Biden-Putin Call Yields ‘No Fundamental Change’ In Russia-Ukraine Situation

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Shelby Talcott Senior White House Correspondent
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President Joe Biden’s 62-minute long phone call with Russian President Vladimir Putin Saturday morning appeared to yield no major breakthroughs. Officials remain concerned about an invasion into Ukraine.

The White House announced the weekend call Friday evening after a tense briefing with White House press secretary Jen Psaki and National Security Advisor Jake Sullivan. The administration said Russia asked to speak Monday, but their counter-proposal for Saturday was “accepted” by Putin.

The call, which coincides with Sullivan warning of the “very distinct possibility” of a Russian invasion, was described by a senior administration official as “professional and substantive.” Still, the official noted that there’s been “no fundamental change in the dynamic that has been unfolding now for several weeks.”

“We believe that we have put ideas on the table that would be in our and our allies interest to pursue that would enhance European security,” the official said while warning that it “remains unclear” whether Russia is interested in pursuing a diplomatic path.

“The stakes of this are too high not to give Russia every option to avoid steps that would be catastrophic,” the official added.

Biden was “very direct” to Putin about the safety of American citizens who have remained in Ukraine, the official said. Sullivan said Friday that American citizens should leave Ukraine “as soon as possible,” giving the specific suggestion of fleeing within “the next 24 to 48 hours.” (RELATED: ‘Things Could Go Crazy, Quickly’: Biden Says He ‘Didn’t Have To Tell’ Putin Not To Harm Americans In Ukraine)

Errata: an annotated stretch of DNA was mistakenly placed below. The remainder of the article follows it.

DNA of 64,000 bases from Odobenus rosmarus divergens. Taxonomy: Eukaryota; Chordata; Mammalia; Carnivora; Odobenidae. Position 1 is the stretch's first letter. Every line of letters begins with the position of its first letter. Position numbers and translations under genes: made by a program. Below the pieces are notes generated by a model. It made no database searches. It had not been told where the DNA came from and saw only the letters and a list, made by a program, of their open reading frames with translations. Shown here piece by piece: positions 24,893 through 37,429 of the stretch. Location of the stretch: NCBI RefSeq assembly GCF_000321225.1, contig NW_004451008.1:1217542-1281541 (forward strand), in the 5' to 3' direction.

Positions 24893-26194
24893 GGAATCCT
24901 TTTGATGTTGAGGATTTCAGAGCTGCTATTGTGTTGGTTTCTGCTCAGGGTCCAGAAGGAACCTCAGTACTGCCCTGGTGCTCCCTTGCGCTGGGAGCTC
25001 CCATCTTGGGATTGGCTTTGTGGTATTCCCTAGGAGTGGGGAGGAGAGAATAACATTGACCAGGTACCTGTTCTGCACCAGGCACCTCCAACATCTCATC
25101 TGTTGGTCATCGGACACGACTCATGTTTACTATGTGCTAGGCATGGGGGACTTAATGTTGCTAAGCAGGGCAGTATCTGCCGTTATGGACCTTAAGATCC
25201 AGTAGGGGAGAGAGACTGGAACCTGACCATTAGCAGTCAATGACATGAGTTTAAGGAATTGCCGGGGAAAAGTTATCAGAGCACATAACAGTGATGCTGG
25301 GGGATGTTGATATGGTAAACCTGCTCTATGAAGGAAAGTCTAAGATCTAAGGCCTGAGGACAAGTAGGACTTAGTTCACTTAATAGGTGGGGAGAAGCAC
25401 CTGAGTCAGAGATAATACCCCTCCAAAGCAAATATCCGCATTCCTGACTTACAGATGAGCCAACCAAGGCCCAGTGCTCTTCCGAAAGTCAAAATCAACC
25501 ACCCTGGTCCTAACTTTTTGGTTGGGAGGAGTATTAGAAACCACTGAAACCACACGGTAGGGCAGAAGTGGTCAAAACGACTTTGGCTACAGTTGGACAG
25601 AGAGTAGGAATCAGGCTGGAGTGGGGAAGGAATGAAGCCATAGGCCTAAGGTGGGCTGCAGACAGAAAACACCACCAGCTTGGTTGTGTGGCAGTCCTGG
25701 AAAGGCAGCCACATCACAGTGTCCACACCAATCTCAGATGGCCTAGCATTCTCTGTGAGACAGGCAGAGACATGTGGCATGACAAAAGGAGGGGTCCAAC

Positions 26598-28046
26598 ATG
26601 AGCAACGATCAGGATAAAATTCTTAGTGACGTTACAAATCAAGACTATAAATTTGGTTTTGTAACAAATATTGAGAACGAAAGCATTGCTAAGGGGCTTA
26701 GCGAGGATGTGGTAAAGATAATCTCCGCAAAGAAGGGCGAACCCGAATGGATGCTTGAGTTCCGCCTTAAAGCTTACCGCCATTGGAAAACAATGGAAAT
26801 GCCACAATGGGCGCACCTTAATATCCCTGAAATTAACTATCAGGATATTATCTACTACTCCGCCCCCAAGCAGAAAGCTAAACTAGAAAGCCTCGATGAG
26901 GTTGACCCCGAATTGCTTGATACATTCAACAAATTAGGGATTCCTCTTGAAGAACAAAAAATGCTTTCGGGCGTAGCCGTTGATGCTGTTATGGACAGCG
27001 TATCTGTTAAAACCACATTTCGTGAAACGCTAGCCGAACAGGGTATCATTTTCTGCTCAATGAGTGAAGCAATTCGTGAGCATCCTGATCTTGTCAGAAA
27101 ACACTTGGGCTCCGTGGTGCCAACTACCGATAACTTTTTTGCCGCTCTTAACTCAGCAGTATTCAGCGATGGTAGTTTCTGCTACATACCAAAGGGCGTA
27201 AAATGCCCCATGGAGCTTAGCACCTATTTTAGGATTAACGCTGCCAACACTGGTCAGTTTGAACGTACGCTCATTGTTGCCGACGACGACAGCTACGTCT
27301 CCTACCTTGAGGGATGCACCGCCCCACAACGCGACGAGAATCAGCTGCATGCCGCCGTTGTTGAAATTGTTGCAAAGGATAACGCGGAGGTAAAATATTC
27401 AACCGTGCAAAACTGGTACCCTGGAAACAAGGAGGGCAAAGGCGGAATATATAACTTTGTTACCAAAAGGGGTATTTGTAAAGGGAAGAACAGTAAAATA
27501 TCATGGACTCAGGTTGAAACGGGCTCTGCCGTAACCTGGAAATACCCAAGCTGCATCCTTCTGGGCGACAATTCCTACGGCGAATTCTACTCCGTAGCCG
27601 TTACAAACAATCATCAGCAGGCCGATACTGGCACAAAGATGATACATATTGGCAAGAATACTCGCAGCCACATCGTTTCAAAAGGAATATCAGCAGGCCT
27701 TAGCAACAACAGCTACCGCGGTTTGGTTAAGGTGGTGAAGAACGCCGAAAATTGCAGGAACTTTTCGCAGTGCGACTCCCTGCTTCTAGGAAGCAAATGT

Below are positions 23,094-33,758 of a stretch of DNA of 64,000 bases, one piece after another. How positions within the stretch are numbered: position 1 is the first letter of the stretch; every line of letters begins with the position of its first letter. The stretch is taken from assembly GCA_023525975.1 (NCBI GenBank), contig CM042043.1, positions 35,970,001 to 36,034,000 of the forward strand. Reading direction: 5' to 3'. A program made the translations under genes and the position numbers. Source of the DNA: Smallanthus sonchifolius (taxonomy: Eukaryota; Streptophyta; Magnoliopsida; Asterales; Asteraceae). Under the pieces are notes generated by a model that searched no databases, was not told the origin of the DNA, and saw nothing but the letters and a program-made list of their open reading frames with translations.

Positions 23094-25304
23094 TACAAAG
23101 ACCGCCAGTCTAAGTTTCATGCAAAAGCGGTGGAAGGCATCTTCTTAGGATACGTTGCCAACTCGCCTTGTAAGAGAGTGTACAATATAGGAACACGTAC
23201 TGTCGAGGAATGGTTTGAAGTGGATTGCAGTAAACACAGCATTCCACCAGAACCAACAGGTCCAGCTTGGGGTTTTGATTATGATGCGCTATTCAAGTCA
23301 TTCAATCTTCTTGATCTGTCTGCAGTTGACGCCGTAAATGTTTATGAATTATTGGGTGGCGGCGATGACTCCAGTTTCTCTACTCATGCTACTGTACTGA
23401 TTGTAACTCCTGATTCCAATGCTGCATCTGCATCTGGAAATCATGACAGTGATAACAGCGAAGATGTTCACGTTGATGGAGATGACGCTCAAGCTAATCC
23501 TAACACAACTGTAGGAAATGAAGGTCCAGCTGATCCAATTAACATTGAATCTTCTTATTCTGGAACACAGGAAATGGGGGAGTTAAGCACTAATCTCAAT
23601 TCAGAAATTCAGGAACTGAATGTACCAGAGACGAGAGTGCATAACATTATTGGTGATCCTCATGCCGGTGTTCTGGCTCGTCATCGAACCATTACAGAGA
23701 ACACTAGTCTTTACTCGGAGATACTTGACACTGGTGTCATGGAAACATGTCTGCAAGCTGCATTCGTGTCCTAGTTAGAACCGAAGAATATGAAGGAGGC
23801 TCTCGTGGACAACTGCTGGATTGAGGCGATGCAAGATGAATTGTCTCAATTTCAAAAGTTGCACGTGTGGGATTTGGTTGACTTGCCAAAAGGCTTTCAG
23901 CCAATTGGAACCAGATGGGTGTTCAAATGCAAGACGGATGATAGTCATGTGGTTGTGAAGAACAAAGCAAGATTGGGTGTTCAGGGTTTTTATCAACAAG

“We can’t pinpoint the day and we can’t pinpoint the hour, but what we can say is that there’s a credible prospect that a Russian military action could take place before the end of the Olympics,” Sullivan said during Friday’s press briefing.

Biden reiterated some of Sullivan’s points during Saturday’s phone call, according to a readout of the call provided by the White House. The president at one point described the “widespread human suffering” that would occur if Russia invades Ukraine – a note Sullivan emphasized to reporters one day prior.

“If a Russian attack on Ukraine proceeds, it is likely to begin with aerial bombing and missile attacks that could obviously kill civilians without regard to their nationality,” Sullivan explained. “A subsequent ground invasion would involve the onslaught of a massive force, with virtually no notice. Communications to arrange a departure could be severed and commercial transit halted.”

“No one would be able to count on air or rail or road departures once military action got underway,” he added. “Now again, I’m not standing here and saying what is going to happen or not happen. I’m only standing here to say that the risk is now high enough and the threat is immediate enough.”

Biden also emphasized to Putin that an invasion of Ukraine would spark a decisive reaction from the U.S. and its allies and partners. The president warned Putin that though he is still “prepared to engage in diplomacy,” the U.S. is “equally prepared for other scenarios.”

“Should Russia continue down a path of escalation, the United States will continue to increase our support to Ukraine to enable it to defend itself. That approach is not changing,” the senior administration official added following the Biden-Putin call.